Mass Dog Vaccination is cost effective for Africa
- Community News
A multi-institutional research study headed by Meagan C. Fitzpatrick at the Yale School for Public Health has shown for the first time that repeated annual dog vaccination campaigns in rural Africa are cost-effective.
The incidence of rabies is highest in African rural areas due to the lack of access to PEP, limited education about rabies, and, typically, no control of the disease in dog populations. Under these circumstances, and with frequent reintroductions of virus, annual canine vaccination strategies are needed, but concerns about their cost and sustainability are major barriers to their implementation.
A mathematical model of rabies transmission including dog and wildlife hosts was developed to analyse the epidemiological effects, human health benefits, economic costs and cost-effectiveness of dog vaccination at rates varying from 0 – 95%.
Epidemiological data for two different regions in Tanzania; Serengeti (endemic rabies in a agro-pastoralist setting) and Ngorongoro (epidemic rabies in a pastoral setting) were put into the model, and the results reflected observed dog and human rabies rates before any mass vaccination occurred. Based on local data, each rabid dog was assumed to bite on average 0.51 people, and the resultant years of lives lost and costs of PEP resulting from each rabid dog could then be calculated. The costs of dog vaccination campaigns were also based on local data.
The costs (in $) and benefits (in life years saved) of annual vaccination of different percentages of the dogs (coverage rates) from 0 to 95% over a 10 year period were then compared. Vaccination coverage rates that resulted in more lives lost and at a higher cost than other coverage rates were excluded and for the remainder, the incremental cost-effectiveness of providing vaccinations to increase the coverage rate to the next level was calculated.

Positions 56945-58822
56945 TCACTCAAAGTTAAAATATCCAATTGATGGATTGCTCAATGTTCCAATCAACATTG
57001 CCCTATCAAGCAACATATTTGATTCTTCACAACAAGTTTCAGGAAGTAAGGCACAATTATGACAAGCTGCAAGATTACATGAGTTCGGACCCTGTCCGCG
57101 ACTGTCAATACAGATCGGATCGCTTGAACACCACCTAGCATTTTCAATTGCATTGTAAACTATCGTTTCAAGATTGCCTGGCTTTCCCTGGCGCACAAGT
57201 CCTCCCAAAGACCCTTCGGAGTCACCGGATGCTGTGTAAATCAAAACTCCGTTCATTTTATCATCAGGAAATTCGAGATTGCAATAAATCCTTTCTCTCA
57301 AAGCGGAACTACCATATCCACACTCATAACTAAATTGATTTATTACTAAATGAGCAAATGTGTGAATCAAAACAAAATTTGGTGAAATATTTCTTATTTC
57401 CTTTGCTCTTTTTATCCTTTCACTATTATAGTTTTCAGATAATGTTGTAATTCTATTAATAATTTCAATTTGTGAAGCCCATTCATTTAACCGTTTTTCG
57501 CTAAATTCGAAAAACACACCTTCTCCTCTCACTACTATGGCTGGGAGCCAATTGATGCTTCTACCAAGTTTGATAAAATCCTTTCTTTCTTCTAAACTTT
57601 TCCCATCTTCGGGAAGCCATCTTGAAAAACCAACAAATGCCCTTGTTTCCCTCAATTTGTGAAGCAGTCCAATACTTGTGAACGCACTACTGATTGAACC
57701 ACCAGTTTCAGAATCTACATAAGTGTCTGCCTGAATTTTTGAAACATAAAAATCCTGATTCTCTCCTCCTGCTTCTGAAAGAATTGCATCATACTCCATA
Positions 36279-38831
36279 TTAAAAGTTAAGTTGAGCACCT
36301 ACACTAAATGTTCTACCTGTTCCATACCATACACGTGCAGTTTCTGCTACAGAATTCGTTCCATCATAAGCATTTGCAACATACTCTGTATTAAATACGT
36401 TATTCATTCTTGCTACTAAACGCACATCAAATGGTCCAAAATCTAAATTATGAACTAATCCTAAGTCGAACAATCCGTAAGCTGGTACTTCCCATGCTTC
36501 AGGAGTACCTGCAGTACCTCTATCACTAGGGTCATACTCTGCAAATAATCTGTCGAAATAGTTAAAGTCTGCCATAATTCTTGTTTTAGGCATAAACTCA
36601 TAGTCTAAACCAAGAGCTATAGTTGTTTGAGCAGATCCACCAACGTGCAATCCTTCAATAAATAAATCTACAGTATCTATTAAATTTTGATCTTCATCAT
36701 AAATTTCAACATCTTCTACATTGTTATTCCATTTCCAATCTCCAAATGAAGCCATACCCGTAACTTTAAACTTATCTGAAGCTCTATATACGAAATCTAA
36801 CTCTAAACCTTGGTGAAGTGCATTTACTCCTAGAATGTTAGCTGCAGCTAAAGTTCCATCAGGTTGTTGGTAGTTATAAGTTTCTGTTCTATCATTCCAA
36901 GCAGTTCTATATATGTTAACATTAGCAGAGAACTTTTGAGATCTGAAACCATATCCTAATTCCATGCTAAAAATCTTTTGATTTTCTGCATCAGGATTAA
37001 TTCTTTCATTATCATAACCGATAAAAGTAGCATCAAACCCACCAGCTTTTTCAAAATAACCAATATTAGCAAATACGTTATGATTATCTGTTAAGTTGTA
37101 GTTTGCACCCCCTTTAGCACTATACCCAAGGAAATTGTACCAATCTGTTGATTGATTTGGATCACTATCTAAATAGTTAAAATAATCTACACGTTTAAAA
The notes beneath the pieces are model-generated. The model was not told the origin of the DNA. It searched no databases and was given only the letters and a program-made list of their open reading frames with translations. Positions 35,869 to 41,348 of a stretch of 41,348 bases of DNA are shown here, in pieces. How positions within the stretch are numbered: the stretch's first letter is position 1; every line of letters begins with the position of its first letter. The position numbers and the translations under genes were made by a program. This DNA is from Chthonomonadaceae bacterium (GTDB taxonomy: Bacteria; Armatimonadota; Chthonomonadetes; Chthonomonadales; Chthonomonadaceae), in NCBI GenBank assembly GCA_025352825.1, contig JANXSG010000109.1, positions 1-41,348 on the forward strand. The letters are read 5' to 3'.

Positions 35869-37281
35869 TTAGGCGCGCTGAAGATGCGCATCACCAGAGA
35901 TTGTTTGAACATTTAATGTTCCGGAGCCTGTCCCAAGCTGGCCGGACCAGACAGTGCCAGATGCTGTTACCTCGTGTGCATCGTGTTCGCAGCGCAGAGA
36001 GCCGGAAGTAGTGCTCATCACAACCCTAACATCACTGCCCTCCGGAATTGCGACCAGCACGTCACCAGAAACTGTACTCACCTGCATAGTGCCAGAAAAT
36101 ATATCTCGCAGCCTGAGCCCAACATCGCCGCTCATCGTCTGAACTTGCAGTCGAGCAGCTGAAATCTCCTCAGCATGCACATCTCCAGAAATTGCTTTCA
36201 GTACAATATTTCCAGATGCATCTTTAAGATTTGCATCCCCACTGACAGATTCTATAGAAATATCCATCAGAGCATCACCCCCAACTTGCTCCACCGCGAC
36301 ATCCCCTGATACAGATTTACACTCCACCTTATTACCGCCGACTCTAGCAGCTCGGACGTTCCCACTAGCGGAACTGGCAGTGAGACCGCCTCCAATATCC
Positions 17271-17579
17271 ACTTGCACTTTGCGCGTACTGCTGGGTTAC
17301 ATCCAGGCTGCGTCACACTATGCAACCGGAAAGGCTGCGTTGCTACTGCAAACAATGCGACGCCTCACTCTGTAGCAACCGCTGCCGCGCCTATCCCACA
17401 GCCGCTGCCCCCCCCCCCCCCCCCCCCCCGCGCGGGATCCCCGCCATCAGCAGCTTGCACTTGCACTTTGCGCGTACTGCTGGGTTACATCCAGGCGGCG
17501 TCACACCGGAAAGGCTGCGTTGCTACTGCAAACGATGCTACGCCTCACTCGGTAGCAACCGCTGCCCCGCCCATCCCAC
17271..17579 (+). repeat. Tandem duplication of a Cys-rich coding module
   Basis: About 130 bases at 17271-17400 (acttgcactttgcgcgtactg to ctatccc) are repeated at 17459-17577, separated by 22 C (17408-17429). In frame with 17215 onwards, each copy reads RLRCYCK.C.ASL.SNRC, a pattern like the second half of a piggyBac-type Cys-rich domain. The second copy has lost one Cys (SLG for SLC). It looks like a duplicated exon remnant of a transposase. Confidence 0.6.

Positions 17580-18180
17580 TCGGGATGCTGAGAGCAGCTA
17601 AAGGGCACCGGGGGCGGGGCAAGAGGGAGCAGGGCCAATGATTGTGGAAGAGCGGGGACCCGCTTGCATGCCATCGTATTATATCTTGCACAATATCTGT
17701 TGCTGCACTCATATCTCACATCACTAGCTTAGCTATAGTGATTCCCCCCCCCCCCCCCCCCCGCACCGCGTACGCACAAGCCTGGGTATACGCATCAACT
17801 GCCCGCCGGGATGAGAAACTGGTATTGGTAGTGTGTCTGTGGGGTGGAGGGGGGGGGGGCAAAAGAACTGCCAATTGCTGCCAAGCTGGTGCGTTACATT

Following the WHO Commission on Macroeconomic and Health Recommendations, ‘cost-effective’ and ‘very cost effective’ strategies were defined as those that cost less than three times the national per capita GDP ($4290 for Tanzania) and less than the national per capita GDP ($1430 for Tanzania) respectively for each year of life saved. Under these criteria, annual dog vaccination campaigns were found to be very cost effective in both districts, compared to a no vaccination strategy. For the Serengeti region, vaccination coverage rates of up to 70% were very cost effective and up to 85% were cost effective. For the Ngorongoro region, coverage rates of 20- 30% were very cost effective and those of 35-50% were cost effective. Herd immunity rates necessary to eventually eliminate rabies was found to be around 10% for Ngongoro and 30% for Serengeti.
Given that the model is likely to be applicable across a wide variety of settings across Africa, the authors recommended immediate canine vaccination campaigns in East Africa. Annual vaccination will curtail the transmission of rabies to human populations and a significant reduction in human deaths from the disease. Where PEP is hard to access, protecting people by vaccinating dogs is imperative, but canine vaccination was found to be cost-effective even if access to PEP is improved. Under all assumptions of willingness to pay for vaccination, annual vaccination strategies were still the optimal way to prevent human deaths.
Summarized by Laura Baker and Louise Taylor from the Paper “Cost-effectiveness of canine vaccination to prevent human rabies in rural Tanzania” by Fitzpatrick et al, Ann Intern Med. 2014 Jan 21;160(2):91-100.